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Greater Guwahati Dairy Farmers’ raises milk prices by Rs 5/ltr

In a recent development, the Greater Guwahati Dairy Farmers’ Association has announced a substantial increase in milk prices in Guwahati, India. According to reports, the decision to raise the prices by Rs 5 per litre was driven by the surge in fodder costs, posing challenges for dairy farmers. Consequently, the new rate for a litre of milk stands at Rs 58, up from the previous price of Rs 53.

The association has highlighted the escalating prices of fodder as the primary factor behind this decision. They argue that the increased expenditure on cattle feed has strained their operations, necessitating a revision of milk prices. However, this move has not been well received by wholesale suppliers who are now reluctant to purchase milk at the new rates.

Wholesale suppliers, facing the burden of the elevated purchasing price of Rs 58.60 per litre, are opting out of buying milk from dairy farmers. This development further exacerbates the challenges faced by farmers who are left with surplus milk and dwindling avenues for selling their produce.

In response to the resistance from wholesale suppliers, the Greater Guwahati Dairy Farmers’ Association has threatened to bypass them and directly sell milk to consumers. This course of action, if implemented, could potentially disrupt the established distribution network and lead to a direct farmer-to-consumer model.

It is worth noting that this is not an isolated incident of milk price hikes. In early 2023, the renowned Gujarat Cooperative Milk Marketing Federation Ltd, popularly known as Amul, announced a similar increase in milk prices by up to Rs 3 per litre. The revised rates set Amul Gold at Rs 66 per litre, Amul Taaza at Rs 54 per litre, Amul cow milk at Rs 56 per litre, and Amul A2 buffalo milk at Rs 70 per litre.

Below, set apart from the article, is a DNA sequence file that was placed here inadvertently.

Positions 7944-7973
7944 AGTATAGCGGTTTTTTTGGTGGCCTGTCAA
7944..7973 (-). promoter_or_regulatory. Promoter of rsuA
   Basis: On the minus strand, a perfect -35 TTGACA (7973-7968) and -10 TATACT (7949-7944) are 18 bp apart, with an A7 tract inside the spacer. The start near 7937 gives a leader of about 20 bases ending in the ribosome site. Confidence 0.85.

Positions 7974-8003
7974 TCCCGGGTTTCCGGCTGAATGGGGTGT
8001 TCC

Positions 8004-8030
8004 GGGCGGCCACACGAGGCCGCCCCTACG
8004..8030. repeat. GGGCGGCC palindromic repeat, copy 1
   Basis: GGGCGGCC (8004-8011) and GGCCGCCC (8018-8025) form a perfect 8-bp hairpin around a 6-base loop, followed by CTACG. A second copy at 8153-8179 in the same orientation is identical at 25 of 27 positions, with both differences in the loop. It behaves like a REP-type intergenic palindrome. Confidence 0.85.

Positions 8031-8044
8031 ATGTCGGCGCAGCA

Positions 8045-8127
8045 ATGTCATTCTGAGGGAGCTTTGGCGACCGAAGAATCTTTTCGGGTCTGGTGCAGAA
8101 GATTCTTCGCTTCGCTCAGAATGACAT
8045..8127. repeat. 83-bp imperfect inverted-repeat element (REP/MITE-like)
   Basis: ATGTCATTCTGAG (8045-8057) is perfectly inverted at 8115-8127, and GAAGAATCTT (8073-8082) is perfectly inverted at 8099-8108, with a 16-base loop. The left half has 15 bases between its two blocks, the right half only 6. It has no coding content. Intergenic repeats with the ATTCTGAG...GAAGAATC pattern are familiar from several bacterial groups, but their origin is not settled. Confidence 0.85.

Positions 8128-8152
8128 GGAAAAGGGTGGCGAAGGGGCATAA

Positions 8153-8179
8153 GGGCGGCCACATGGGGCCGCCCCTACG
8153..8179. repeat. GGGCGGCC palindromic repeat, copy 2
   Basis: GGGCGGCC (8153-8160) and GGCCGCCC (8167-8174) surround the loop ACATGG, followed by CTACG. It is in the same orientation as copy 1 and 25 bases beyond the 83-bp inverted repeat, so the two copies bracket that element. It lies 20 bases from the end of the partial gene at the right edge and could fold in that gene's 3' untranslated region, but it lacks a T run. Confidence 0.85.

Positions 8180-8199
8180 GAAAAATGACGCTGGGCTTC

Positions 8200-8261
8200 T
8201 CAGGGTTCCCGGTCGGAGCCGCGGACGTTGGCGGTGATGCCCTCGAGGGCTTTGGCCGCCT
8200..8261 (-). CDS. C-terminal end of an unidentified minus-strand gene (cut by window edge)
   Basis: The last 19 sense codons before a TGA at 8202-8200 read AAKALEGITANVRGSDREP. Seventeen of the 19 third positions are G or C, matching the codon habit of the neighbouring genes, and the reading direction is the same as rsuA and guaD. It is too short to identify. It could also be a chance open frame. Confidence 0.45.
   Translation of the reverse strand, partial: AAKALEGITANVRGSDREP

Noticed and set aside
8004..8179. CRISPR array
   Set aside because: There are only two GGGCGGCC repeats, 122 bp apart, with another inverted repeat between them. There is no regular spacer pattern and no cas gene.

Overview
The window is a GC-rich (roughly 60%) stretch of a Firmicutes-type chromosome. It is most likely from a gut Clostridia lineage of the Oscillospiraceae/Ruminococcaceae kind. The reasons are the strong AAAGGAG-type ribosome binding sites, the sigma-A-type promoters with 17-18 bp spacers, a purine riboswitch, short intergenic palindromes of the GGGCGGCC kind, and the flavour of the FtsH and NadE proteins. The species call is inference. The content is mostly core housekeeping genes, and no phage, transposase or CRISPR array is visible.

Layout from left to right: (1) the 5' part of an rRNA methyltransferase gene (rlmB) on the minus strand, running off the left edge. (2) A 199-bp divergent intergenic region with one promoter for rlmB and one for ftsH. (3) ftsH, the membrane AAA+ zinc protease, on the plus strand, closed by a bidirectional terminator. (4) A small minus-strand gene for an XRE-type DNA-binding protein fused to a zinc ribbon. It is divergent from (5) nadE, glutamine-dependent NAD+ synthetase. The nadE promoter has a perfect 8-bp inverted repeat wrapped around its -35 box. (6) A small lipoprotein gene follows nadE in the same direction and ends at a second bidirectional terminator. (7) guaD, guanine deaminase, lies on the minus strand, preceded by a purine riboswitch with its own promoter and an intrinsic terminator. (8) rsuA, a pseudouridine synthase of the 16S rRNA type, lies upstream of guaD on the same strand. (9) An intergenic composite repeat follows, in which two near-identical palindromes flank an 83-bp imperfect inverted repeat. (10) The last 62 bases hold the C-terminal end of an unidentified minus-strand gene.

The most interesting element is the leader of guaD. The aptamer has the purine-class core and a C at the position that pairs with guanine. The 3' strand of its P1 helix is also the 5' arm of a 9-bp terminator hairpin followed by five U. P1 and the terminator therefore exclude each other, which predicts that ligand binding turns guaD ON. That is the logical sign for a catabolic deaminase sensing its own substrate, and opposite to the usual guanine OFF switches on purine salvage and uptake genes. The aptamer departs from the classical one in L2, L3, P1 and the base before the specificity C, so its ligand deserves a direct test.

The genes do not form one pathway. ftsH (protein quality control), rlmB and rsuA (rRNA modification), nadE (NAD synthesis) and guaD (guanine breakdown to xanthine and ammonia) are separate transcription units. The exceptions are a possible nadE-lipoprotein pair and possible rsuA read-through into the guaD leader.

Amul’s decision to raise prices was attributed to escalating input costs. In the previous year, Amul had already increased milk prices three times in response to higher production expenses experienced in March, August, and October. Similarly, Mother Dairy, a leading milk supplier in the Delhi-NCR market, also implemented multiple price hikes in 2022, citing rising input costs. In December of the same year, Mother Dairy raised milk prices by Rs 2 per litre in the Delhi-NCR market.

The company highlighted the need for the price adjustment to offset increased input costs. These recurring price hikes indicate the challenges faced by the dairy industry, grappling with rising expenses and seeking to maintain sustainable operations. Also Read – Chaff cutter machines distributed in Chilabandha Agricultural Development Circle The situation in Guwahati highlights the growing tensions between dairy farmers, wholesale suppliers, and consumers.

The price hike imposed by the Greater Guwahati Dairy Farmers’ Association in response to mounting fodder costs has strained the existing supply chain. The reluctance of wholesale suppliers to buy milk at the increased rates poses significant challenges for farmers, leading them to consider alternative avenues such as direct sales to consumers. The decision by the Greater Guwahati Dairy Farmers’ Association to increase prices has created a rift between farmers and wholesale suppliers.

The farmers’ threat to sell directly to consumers signifies the potential for a significant shift in the market dynamics. It remains to be seen how this situation will unfold and the impact it will have on both the dairy industry and consumers in Guwahati.

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